QR Codes and iBooks

I was recently introduced to QR codes in my architecture course. If you're unfamiliar, that stands for "Quick Response." You can read more about them here. What I want to do in this post is talk about this tool's potential in my day-to-day routine.

My job could be categorized as a PR position most of the time. I promote the college's events and its Facebook page. If you're not already following us on Facebook or Twitter, consider this your personal invitation. (Warning: the Twitter feed only mirrors the Facebook I recommend the FB page.) When I told my supervisor about QR codes, she said, "I love that you're excited about this, but where would we use it?" My response?



On every poster.
On every pamphlet.
On the facebook page.
On everything.
Why everything? Well, it's simple. These things force an interaction that traditional posters and pamphlets can't even touch. When you look at a regular poster, what you see is what you get. It's basically one-way communication--the poster is telling you what you need to know. Really good posters will raise questions or inspire you to carry the idea on to others in conversation. Posters with QR codes, though, create a conversation with the poster first. By the time you've spread the word to your friends, you've created a bond with the poster using your smart phone. Implanting curiosity. GENIUS!
QR codes can embed text, phone numbers,...anything [except pictures, I think]. There's even an app out there that suggests this for event planning. Imagine RSVP'ing to an event, receiving a QR code on your smart phone and scanning it when you arrive. Delta has been doing this for a couple years (though the last time I tried this, TSA refused to accept anything but a paper boarding pass...). I can't believe it's taken me this long to catch on.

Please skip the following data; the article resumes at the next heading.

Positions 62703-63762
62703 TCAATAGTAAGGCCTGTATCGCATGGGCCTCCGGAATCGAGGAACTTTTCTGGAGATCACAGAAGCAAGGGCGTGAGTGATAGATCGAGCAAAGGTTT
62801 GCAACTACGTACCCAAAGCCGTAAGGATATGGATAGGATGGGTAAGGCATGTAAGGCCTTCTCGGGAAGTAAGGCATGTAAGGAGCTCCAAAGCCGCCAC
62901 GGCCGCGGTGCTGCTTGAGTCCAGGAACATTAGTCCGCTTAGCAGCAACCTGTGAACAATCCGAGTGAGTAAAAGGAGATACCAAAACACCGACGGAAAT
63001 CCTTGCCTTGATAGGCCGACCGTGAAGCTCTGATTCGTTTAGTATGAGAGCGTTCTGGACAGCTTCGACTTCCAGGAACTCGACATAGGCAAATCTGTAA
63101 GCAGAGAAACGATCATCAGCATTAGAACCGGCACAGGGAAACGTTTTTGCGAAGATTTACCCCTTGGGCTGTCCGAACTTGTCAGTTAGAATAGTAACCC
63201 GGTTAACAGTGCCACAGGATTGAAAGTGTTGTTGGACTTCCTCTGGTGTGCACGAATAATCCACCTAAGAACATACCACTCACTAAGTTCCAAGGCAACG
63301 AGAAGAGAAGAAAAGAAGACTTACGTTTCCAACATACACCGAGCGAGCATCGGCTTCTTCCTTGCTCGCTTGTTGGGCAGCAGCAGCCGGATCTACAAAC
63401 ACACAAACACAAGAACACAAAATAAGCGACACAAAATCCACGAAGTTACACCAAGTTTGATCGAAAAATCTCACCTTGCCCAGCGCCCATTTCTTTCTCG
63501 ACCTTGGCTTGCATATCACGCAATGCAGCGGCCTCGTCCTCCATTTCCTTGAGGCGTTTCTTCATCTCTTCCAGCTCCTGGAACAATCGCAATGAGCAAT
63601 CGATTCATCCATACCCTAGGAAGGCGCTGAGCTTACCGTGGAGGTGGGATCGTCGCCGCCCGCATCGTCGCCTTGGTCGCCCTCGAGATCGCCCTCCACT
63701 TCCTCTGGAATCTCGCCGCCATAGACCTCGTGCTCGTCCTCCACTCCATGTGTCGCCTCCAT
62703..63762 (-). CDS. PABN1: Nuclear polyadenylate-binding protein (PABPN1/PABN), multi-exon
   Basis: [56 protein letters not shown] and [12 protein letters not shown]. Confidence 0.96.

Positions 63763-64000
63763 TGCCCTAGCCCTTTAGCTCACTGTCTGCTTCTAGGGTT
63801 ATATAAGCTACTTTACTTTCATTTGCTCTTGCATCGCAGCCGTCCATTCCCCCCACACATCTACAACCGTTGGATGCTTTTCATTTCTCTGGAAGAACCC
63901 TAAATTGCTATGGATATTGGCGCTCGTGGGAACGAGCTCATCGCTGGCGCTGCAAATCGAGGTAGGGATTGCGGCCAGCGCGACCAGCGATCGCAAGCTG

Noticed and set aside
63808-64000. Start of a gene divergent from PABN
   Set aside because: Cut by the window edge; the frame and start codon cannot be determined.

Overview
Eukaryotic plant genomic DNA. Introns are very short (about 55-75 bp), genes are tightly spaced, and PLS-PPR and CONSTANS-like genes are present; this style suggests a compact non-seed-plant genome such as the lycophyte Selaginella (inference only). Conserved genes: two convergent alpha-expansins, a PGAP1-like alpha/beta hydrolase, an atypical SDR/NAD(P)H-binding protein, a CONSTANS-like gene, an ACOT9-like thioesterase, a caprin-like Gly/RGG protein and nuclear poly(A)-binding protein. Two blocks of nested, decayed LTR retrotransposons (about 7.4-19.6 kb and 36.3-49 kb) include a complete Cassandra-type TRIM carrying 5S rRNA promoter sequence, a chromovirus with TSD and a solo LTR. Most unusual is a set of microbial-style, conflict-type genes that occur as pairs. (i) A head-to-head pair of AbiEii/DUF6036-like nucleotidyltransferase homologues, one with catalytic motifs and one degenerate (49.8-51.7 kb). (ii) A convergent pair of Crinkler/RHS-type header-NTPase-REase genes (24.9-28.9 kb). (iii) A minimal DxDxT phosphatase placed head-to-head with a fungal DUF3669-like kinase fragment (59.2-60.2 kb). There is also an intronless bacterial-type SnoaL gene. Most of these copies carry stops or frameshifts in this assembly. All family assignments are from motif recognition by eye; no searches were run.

So those are QR Codes. Adopt them. Embrace them. Love them.

Next, I want to tell you about the most amazing experience I had at Borders.

I found some books that I really wanted to buy. While standing there, I thought, "hey, I could scan these with my Bakodo app and find them for better prices somewhere else." That would've worked had Borders not put their own sticker/bar code over the book's barcode. =/

And thennnn I thought, "Why would I try to find it at another store when I could just find it in the iBookstore?" Sure enough, the books I wanted were there. Well, not all of them...but most. To top it off, they were at least $6 cheaper in every case. Perfect.

If anyone at Apple is reading this: I really wanted ASTD's Ultimate Train the Trainer book. It wasn't available and it was over $100 at Borders. (btdubbs...ASTD stands for American Society for Training and Development. It's not what you were thinking...)

So iBooks. I know I've talked about them before, but today's experience excited me too much to not revisit it. If you come across any training books in the iBookstore, give a shout out at ya boi.

No, I don't really talk that way.

...but I could get used to it.

[Also: check out this QR code generator and start making your own with friends.]

2 comments about "QR Codes and iBooks".
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  1. Ace Howard from Ball State University, April 18, 2011 at 12:38 a.m.

    I just learned about QR codes last semester. I also think that they're super exciting. The idea of joining a physical artifact with digital technology just sounds so cool. A QR code would give a poster another dimension—something that we couldn't do just five or so years ago.

    It's the future of advertising and much more.

    And I agree: they should be used on everything.

  2. Lisa from Ball State University, April 18, 2011 at 6:12 p.m.

    I can't even explain to you how disappointed in myself for not knowing what a QR code was. As a (soon to be graduating) PR major myself, I'm pretty pumped to look out for the use of QR codes in marketing efforts...if not suggesting them myself.

    Thanks for informing me! You'd think people in my department would have mentioned them from time to time...but as far as I know, no one really has.

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